Democratic Consensual Monarchy
More than a year has passed and Bahrain’s political, social and
human rights crisis continues. The Government and all segments of
Bahraini society are eager to see the end of the crisis and hope
recent events never reoccur. But the important question is when
and how will it end?
Political parties, foreign observers and researchers all have
a clear idea about the way out of this crisis: first by easing tensions
surrounding the most controversial issues, especially human rights,
and this was the goal of both Bassiouni and Saleh’s reports. Secondly,
a political settlement must be reached through national dialogue
and national reconciliation.
When will dialogue and reconciliation take place?
At present, despite continued protests and outcry from human
rights organizations, the Bahraini scene has reached political stagnation.
This has been the case for several months, as the opposition, the
regime and Sunni groups are all refusing to compromise or make an
effort to break this vicious cycle.
For the past the year the explosive part of the crisis was linked
to human rights issues, for example: trials, torture, compensation,
religious sites, dismissed students, freedom of expression, right
to assembly and sectarianism among others. Efforts are now being
made to address such human rights issues, which Bassiouni’s report
dealt with and provided recommendations for. The current political
debate uses human rights terms in order to win political battles
against opponents, whilst waiting for dialogue to begin. Ultimately,
the Bahraini citizen, burdened with sectarianism and political disagreement,
is the biggest loser of all.
Political stagnation means that all political parties refuse
to compromise, and without compromise there will be no dialogue,
national reconciliation or a consensual political settlement on
the horizon. It also means that political parties are placing their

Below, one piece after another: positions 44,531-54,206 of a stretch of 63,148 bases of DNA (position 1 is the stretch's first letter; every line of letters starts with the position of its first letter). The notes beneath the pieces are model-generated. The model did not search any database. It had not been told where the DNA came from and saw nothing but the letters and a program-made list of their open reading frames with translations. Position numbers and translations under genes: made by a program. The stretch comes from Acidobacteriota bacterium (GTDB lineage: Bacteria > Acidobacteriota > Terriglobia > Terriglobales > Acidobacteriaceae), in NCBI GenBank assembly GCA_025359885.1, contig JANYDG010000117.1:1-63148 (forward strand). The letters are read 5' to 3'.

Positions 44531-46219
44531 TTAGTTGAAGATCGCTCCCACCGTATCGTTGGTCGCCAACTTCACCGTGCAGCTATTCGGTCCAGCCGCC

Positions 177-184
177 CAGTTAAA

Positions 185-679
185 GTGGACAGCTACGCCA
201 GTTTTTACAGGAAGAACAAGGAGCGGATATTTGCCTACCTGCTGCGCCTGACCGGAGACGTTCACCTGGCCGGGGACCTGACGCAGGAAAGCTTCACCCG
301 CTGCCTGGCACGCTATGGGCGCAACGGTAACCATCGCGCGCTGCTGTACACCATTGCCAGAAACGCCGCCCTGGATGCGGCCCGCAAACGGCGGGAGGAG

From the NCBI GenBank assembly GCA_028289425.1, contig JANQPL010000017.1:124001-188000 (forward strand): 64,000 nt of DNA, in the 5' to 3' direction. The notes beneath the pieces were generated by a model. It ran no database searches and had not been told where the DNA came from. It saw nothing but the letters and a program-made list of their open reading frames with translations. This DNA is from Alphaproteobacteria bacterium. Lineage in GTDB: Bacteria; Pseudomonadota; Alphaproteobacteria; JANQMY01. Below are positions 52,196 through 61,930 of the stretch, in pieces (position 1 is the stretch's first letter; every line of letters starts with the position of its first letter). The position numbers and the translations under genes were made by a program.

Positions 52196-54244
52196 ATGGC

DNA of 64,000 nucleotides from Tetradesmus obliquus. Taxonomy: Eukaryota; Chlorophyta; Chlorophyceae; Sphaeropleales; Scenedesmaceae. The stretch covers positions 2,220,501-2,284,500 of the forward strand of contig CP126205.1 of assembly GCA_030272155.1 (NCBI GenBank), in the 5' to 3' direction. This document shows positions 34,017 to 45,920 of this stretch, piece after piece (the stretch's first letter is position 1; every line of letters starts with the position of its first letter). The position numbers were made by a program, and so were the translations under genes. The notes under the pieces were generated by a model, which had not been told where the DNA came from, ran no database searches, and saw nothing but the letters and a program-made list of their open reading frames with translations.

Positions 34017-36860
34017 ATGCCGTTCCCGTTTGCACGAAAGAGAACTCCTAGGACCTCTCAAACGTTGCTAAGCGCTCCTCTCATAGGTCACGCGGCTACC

bets on local and regional changes.
Three words summarise the bases to alleviate the crisis:
Monarchy: it is not possible for any
party to change the political system, whether by violent or non-violent
means. The Monarchy should be an umbrella for the two components
of Bahraini society, the arbitrator of disagreement and the achiever
of political balance. This should develop into a constitutional
monarchy in the future.
Consensual which means all social
components agree on the extent of changes and determine the direction
and polices of the regime and their participation in political life.
Democratic which conforms with international
human rights principles in justice, equality, accountability, as
well as respecting diversity and the citizen’s opinions, choices
and political and civil rights.
The current political stagnation in Bahrain should end as it
is negatively impacting all political, social and economic aspects
of public life. All parties should accept the principle of consensus
as a basic element in alleviating the problem. This is because monarcy
is generally accepted as a political system, and democracy as a
mechanism for public participation in decision making, in order
to build a civilised country and a developed society.